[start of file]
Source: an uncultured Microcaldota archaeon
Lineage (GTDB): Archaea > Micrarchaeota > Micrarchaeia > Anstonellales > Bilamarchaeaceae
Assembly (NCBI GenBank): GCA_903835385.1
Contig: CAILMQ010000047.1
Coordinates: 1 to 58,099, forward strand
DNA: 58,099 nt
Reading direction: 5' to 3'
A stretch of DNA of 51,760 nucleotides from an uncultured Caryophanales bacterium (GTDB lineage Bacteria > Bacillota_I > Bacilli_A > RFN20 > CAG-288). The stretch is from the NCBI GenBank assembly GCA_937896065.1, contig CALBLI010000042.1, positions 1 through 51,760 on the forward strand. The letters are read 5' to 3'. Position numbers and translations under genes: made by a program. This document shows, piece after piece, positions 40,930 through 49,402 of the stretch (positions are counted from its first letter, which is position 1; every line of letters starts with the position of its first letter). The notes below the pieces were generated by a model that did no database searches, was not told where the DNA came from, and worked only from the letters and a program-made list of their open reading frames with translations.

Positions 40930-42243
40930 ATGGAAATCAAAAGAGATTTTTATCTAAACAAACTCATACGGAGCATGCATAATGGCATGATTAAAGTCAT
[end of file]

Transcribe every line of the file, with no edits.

Source: an uncultured Microcaldota archaeon
Lineage (GTDB): Archaea > Micrarchaeota > Micrarchaeia > Anstonellales > Bilamarchaeaceae
Assembly (NCBI GenBank): GCA_903835385.1
Contig: CAILMQ010000047.1
Coordinates: 1 to 58,099, forward strand
DNA: 58,099 nt
Reading direction: 5' to 3'
A stretch of DNA of 51,760 nucleotides from an uncultured Caryophanales bacterium (GTDB lineage Bacteria > Bacillota_I > Bacilli_A > RFN20 > CAG-288). The stretch is from the NCBI GenBank assembly GCA_937896065.1, contig CALBLI010000042.1, positions 1 through 51,760 on the forward strand. The letters are read 5' to 3'. Position numbers and translations under genes: made by a program. This document shows, piece after piece, positions 40,930 through 49,402 of the stretch (positions are counted from its first letter, which is position 1; every line of letters starts with the position of its first letter). The notes below the pieces were generated by a model that did no database searches, was not told where the DNA came from, and worked only from the letters and a program-made list of their open reading frames with translations.

Positions 40930-42243
40930 ATGGAAATCAAAAGAGATTTTTATCTAAACAAACTCATACGGAGCATGCATAATGGCATGATTAAAGTCAT